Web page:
Phantom of the Paradise
This 1974 film, the high point of Brian De Palma's career, reworks The Phantom of the Opera as rock musical, scoring many satiric points along the way while alienating its intended youth-market audience. A sometime satirist, De Palma's career traces a trajectory from his intriguingly nasty early comedies toward comedy-horror films like Sisters (1972) and this one, and then on to gore leavened with laughs (his Nancy Allen period -- Carrie, Dressed to Kill, etc). Today of course he turns out indefensible sludge like The Untouchables, The Bonfire of the Vanities, and Mission: Impossible. The hack he's become is foreshadowed in this film's violent mockery of its idealist composer Winslow (William Finley) -- almost as if De Palma is daring us to identify with the evil impresario of Death Records, grinning death's head Paul Williams. To paraphrase the film's ad tag line, maybe De Palma did "sell his soul," albeit not "for rock 'n' roll." The beautiful Jessica Harper's seduction away from Finley by the dwarfish Williams adds a lethal dose of sexual humiliation to idealism's fall that justifies the Werepad's promotional prose: This film is "a wicked, obscene experiment that carelessly grinds the audience into dumbfounded wisps of confession."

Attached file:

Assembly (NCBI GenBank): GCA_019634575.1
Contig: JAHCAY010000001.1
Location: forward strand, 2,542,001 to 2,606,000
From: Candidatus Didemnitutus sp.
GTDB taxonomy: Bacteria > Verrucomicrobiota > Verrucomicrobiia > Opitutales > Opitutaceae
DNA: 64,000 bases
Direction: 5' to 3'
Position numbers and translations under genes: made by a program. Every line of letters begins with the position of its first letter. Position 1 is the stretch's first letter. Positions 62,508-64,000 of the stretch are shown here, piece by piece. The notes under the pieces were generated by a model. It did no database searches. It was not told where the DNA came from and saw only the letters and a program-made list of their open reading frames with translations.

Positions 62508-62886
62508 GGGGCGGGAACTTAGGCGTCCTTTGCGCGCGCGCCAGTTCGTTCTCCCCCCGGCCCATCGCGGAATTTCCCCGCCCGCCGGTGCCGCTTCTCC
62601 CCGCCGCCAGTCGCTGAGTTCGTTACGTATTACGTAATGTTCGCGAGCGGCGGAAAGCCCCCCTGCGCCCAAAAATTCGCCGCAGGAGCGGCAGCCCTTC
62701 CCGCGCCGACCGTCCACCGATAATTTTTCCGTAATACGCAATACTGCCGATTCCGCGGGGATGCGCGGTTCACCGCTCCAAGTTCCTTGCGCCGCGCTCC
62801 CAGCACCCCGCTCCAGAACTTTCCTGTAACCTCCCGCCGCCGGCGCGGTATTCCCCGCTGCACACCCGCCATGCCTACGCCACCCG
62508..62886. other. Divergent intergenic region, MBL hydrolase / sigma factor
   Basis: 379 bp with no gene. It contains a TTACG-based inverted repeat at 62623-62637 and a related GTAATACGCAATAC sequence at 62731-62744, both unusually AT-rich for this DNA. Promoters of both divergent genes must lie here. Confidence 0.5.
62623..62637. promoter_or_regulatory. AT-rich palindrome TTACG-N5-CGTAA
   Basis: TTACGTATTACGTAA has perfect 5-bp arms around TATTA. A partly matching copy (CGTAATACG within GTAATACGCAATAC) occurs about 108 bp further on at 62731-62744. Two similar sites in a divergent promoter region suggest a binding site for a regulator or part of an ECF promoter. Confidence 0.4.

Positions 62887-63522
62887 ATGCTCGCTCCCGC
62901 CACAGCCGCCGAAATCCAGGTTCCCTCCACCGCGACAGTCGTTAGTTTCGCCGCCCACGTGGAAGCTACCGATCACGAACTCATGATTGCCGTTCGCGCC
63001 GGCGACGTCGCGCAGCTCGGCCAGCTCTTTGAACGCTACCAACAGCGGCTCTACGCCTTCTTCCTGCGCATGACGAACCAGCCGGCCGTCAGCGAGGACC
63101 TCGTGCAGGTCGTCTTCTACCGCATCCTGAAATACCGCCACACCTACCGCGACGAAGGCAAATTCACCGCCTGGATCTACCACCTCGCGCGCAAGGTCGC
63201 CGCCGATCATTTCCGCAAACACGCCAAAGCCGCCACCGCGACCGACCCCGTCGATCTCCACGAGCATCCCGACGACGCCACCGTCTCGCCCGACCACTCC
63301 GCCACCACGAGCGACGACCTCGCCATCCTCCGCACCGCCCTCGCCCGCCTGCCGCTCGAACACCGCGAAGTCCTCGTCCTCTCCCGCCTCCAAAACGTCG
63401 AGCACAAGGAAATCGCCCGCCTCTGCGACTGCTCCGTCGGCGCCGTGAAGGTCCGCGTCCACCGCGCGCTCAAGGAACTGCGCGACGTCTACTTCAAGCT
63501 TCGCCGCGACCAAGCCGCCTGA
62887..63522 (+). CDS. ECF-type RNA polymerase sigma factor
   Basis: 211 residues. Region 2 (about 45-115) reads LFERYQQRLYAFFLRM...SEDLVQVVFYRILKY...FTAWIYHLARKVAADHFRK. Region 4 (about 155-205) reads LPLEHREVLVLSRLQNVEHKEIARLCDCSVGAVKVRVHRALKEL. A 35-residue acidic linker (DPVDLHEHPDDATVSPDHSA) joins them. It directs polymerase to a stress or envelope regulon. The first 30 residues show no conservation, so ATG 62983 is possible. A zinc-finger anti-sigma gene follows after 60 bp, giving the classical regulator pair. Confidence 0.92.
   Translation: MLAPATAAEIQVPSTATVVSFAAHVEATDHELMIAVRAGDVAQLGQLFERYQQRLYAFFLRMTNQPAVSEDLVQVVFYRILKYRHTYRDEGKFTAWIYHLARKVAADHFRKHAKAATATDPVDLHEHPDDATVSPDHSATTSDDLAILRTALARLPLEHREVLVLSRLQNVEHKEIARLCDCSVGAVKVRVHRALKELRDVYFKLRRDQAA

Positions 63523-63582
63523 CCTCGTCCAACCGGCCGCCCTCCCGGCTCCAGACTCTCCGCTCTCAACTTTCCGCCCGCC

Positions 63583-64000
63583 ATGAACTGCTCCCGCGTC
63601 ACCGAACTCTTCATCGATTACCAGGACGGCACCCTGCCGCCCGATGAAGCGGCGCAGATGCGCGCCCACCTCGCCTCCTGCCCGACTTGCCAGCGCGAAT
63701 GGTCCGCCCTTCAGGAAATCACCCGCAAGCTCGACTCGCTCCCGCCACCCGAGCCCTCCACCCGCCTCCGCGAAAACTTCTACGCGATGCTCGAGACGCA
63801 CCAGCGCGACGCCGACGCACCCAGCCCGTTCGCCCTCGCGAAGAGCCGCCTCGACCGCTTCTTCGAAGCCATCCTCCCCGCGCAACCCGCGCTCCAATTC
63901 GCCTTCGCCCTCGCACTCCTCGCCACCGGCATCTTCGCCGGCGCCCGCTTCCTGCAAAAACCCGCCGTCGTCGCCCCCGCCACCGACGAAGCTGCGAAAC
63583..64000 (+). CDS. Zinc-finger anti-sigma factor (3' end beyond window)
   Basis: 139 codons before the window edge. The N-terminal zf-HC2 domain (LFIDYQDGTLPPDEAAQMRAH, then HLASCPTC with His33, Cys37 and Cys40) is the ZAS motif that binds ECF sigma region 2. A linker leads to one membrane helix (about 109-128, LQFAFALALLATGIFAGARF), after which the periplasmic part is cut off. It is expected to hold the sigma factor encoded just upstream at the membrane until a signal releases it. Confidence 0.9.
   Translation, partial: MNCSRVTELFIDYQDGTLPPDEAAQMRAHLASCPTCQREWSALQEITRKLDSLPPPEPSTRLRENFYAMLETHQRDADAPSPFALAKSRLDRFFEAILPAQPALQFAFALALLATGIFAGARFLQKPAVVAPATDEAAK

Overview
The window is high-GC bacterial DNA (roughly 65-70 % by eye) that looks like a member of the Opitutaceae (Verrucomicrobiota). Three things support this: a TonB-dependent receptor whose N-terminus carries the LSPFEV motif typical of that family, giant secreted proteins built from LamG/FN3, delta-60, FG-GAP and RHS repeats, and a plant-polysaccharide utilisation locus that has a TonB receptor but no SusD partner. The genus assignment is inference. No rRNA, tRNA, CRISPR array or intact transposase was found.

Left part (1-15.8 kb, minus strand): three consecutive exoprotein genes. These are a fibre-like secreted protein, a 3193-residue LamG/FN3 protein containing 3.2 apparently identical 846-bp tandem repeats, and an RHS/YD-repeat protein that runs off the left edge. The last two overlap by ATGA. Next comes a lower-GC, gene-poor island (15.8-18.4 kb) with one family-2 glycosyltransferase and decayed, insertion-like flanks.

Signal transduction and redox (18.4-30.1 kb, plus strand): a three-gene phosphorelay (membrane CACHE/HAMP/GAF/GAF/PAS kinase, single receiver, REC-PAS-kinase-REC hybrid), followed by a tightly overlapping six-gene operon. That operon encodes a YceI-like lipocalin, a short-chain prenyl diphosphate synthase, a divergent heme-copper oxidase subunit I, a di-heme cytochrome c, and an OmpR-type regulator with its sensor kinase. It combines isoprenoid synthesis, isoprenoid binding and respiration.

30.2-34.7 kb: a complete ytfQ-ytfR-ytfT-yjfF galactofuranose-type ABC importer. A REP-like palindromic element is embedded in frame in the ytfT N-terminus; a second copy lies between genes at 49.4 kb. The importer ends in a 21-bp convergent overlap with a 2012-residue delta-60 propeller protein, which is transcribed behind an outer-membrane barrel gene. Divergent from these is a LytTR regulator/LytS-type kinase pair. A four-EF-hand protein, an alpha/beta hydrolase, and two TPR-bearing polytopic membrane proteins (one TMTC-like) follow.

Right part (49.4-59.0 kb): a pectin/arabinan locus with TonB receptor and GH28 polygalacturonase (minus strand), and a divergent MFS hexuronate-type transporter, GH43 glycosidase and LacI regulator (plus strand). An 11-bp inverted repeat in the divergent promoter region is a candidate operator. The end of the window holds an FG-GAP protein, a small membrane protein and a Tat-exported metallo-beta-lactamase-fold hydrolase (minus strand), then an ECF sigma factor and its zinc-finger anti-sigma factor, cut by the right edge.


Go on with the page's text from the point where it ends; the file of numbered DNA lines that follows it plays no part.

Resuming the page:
Phantom of the Paradise screens Friday, Sept. 12, at 10 p.m. at the Werepad, 2430 Third St. (at 22nd Street), a warehouse-space underground theater with a 16mm projector and a large screen. Doors open at 9 p.m. There's a $5 donation; call 824-7334 for more.